They sound too good to be true: $10 flights, $93-a-night hotels in Miami (including a free night's stay), $9.99 a day weekend car rentals and half-off trips to Australia. Believe it or not, these were all recently available -- but only if you knew where to look.
If you haven't yet gotten involved with social media, now's the time to start. Savvy travelers have been looking to Facebook, Twitter, Loopt, Foursquare and other social media sites to find the latest available bargains from airlines, tour providers, cruise lines, hotels and restaurants. Even convention and visitors' bureaus have gotten in on the action, publicizing deals and promotions through their respective Facebook and Twitter feeds. Travel providers are using these sites to unload last-minute airfares, hotel rooms and other unsold inventory.
Virtually every major player in the travel industry has a presence on Facebook and Twitter. If you haven't set up accounts on these social media giants, do so. Once you're a member, search for your favorite travel companies' pages, and "like" (for Facebook) and follow (for Twitter). Similar to e-mail alerts, companies will now notify you through their Facebook and Twitter feeds about the latest company happenings, including new sales, ultra-limited-time offers, extra perks and more.
JetBlue, for example, is highly active on Twitter; AirTran often announces short-term sales exclusively on Facebook.
You may also want to follow key industry players. Columnist Eileen Ogintz tweets about family vacation deals and other family travel news; Rick Seaney covers the latest in air travel; and Pauline Frommer discusses all things travel.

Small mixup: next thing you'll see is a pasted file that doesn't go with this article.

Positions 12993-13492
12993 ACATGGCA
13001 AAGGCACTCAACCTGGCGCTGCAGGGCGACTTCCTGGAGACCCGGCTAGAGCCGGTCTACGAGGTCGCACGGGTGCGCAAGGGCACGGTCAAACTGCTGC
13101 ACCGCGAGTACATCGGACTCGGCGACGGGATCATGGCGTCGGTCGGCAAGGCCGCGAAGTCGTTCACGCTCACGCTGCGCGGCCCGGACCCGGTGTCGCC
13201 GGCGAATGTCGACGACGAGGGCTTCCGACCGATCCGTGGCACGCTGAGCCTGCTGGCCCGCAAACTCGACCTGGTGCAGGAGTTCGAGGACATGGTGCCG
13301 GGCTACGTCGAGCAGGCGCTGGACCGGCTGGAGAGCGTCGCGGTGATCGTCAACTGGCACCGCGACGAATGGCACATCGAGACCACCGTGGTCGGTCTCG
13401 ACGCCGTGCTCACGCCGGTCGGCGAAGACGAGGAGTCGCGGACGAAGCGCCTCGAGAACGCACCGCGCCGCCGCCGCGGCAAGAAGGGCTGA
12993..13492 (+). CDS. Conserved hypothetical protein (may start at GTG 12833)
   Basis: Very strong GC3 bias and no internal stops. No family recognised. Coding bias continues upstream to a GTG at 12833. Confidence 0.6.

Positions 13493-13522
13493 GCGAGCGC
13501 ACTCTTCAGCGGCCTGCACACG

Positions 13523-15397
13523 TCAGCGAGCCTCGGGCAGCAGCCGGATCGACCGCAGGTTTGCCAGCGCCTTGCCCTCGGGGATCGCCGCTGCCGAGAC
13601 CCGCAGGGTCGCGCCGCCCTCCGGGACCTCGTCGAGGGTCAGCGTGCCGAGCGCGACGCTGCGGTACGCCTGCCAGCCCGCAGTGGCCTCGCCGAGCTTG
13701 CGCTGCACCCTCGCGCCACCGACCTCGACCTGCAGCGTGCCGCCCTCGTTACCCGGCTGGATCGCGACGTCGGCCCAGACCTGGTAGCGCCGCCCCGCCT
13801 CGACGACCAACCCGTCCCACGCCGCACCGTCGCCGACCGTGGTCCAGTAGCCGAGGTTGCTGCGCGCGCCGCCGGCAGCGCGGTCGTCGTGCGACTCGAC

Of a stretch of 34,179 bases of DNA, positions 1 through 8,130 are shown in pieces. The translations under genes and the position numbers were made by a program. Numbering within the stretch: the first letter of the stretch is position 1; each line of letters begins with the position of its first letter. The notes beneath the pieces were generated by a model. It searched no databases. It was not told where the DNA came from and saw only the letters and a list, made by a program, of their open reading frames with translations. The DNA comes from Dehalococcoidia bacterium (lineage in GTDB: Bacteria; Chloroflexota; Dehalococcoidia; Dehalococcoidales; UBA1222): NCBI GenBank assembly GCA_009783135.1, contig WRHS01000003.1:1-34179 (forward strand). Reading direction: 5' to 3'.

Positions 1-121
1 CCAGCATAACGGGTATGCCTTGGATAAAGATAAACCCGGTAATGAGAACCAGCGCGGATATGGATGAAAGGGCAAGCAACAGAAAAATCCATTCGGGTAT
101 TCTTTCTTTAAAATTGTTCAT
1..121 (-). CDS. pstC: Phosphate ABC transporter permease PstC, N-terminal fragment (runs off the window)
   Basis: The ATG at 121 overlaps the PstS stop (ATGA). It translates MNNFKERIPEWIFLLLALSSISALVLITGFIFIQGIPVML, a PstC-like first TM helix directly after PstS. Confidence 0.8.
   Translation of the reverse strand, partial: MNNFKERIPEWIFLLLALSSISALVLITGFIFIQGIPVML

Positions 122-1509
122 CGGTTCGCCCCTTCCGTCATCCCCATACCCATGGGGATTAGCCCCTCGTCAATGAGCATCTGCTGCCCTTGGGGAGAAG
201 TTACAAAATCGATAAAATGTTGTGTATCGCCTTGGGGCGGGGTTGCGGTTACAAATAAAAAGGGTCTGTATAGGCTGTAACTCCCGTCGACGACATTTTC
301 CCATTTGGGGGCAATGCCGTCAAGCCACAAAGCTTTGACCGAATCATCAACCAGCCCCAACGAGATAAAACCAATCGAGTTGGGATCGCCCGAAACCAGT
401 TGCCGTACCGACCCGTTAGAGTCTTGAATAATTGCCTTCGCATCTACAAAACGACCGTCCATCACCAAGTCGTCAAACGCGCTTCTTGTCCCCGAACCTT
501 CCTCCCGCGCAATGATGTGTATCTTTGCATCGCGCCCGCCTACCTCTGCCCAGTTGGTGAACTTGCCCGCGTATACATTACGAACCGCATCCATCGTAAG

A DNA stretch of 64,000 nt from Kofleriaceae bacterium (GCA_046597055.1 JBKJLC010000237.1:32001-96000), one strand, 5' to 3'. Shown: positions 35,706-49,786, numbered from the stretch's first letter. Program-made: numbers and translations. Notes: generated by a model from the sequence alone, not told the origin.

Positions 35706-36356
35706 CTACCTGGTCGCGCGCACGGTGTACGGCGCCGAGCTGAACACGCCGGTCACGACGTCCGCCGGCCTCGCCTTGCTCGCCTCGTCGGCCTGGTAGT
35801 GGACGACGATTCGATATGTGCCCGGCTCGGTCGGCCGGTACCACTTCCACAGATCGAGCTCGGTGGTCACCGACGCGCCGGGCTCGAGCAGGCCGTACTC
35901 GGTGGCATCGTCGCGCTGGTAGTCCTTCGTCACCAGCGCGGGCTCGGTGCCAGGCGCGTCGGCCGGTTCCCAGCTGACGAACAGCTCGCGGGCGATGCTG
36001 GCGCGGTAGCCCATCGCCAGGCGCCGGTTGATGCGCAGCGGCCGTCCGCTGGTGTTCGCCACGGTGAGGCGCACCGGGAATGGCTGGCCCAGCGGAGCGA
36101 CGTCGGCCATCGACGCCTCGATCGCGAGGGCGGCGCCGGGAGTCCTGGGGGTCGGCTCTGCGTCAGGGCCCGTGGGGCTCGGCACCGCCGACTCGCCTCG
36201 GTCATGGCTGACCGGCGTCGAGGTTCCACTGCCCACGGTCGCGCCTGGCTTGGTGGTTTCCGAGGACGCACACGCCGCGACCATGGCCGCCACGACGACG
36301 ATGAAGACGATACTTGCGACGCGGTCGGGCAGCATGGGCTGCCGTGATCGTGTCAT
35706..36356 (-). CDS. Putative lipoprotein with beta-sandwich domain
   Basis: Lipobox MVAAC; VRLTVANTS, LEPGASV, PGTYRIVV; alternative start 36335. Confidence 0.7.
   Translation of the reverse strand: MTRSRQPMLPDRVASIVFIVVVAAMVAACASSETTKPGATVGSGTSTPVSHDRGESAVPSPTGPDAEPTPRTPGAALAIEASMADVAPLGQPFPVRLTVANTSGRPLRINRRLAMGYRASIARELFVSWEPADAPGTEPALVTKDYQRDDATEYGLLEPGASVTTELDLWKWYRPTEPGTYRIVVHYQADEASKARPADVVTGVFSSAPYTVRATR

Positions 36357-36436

If you have favorite travel columnists or publications, there's a high likelihood they're tweeting about their picks and pans within the industry. If you're wary about following a bunch of companies (e.g., don't want a ton of alerts in your daily feeds), keeping abreast of a few experts can be as close to one-stop shopping as you can get using social media.
Once you've been tracking your favorite providers for awhile, you may start to notice several patterns. For example, JetBlue releases its "Cheeps" fares (ultra-cheap, ultra-last-minute) on Tuesday mornings around 10 a.m. EST. Flights tend to start around $10 each way and are available for travel on select days within the coming week. With other providers, you may find no pattern at all; some deals are catch-as-catch-can, and it's best to monitor on a regular basis. AirTran, Frontier, United, and Virgin America, for example, offer unsold inventory at rock-bottom prices over Twitter, but with no set schedule, fares or amount of seats -- the deals truly are first-come, first-served, and once the low fares are sold, they're gone.
Even if you miss a sale deadline, though, sometimes you might still get lucky. We've occasionally found Cheeps in the evening, well after the sale has been removed from the JetBlue site. This may be the exception to the rule, however, and booking once you find a good price for your budget is still the best strategy.